On the eve of Atlanta Pride, Atlanta Police Chief George Turner announced in a press release new policies for interactions between the department's officers and transgender, intersex and gender non-conforming i...
Former Atlanta Police Sgt. Willie Adams, a supervisor of the unconstitutional raid on the Atlanta Eagle, won an appeal in court today in his attempt to get his job back with the APD.
Fulton County Superior Court Judge Kelly Lee ruled in Adams' favor in his attempt to get back on the Atlanta police force where he was a 20-year veteran before being fired in the midst of the Eagle raid scandal. His firing was upheld in 2011 by the city's Civil Service Board and then appealed to court.
The controversial leader of YouthPride has been removed from the city’s working group studying ways to end prostitution, but the mayor’s office and City Councilman Michael Bond disagree on who made the decision.
Terence McPhaul, executive director of YouthPride, an organization that serves LGBT youth, was informed Friday, March 22, that he was no longer on the group, Bond said. The decision was made days after the city announced those on the working group in a press release.
In a work session today, the Atlanta City Council's Public Safety Committee dropped the proposed banishment ordinance targeting prostitutes and decided to instead form a task force to study the root causes of sex work.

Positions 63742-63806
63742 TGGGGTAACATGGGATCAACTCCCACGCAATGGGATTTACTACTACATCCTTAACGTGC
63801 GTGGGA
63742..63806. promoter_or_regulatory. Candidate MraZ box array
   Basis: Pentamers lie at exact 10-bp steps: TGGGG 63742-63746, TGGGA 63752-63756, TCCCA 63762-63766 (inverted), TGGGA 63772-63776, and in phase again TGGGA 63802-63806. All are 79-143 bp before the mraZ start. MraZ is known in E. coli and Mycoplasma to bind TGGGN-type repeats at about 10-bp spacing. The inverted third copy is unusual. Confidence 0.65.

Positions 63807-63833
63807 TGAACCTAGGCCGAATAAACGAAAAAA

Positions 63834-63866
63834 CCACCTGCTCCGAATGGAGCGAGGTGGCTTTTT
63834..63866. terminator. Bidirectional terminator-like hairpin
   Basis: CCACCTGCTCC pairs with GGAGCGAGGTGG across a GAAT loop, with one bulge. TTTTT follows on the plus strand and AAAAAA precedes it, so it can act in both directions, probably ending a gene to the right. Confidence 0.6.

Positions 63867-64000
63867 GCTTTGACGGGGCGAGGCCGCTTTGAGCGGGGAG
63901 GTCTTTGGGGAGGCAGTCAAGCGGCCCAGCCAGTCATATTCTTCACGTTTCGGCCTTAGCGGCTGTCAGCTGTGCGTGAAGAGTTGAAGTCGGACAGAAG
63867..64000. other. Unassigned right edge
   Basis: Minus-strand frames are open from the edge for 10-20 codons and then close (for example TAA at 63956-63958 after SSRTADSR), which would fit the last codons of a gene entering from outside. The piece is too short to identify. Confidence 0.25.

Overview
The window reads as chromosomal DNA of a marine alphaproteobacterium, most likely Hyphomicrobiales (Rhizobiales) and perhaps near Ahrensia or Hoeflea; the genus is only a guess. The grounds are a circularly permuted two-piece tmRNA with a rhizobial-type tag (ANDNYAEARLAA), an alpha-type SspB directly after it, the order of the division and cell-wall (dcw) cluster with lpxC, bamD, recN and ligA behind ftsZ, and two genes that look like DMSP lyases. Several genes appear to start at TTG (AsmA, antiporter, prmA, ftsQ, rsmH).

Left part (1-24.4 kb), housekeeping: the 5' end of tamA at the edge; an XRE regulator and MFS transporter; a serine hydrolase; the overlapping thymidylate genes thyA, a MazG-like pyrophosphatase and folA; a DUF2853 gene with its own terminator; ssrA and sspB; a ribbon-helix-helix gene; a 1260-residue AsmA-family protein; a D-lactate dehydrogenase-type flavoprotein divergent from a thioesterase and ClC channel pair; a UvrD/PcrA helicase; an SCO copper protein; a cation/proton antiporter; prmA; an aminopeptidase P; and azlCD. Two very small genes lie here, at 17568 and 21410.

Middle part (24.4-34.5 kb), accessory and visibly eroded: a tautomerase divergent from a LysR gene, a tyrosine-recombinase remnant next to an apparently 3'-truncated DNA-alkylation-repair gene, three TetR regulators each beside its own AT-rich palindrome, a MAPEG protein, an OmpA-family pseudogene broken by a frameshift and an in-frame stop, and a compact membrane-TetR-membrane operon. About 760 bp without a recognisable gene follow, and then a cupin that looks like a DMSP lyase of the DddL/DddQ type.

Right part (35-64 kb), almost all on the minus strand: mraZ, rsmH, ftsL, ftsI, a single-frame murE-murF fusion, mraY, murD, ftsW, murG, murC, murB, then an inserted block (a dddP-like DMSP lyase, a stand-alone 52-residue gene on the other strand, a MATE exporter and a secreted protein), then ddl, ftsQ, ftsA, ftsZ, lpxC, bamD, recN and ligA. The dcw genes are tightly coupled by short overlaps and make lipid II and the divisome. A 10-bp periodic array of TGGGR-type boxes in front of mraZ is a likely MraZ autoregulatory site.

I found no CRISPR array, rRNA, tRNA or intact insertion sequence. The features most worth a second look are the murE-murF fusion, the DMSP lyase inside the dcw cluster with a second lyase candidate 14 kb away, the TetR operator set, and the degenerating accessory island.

Proposed by Atlanta Police Chief George Turner, the "banishment ordinance" could bar convicted prostitutes from “areas of prostitution,” or even from the entire city after a second prostitution conviction.
Twenty-three gay and lesbian officers shared their personal stories of coming out in an "It Gets Better" video as part of a global movement to help young people struggling with their sexuality and gender identity.
The video was shown for the first time to the public Wednesday at the Phillip Rush Center.
The video includes an introduction by Chief George Turner, who says he is an LGBT ally and honored to support the "It Gets Better" project.
"All teenagers go through an awkward phase but it can be especially daunting if you are someone who is unsure of your sexuality and where your life may be headed. As a police force we will stand up for you, no one deserves to be bullied for any reason," Turner says.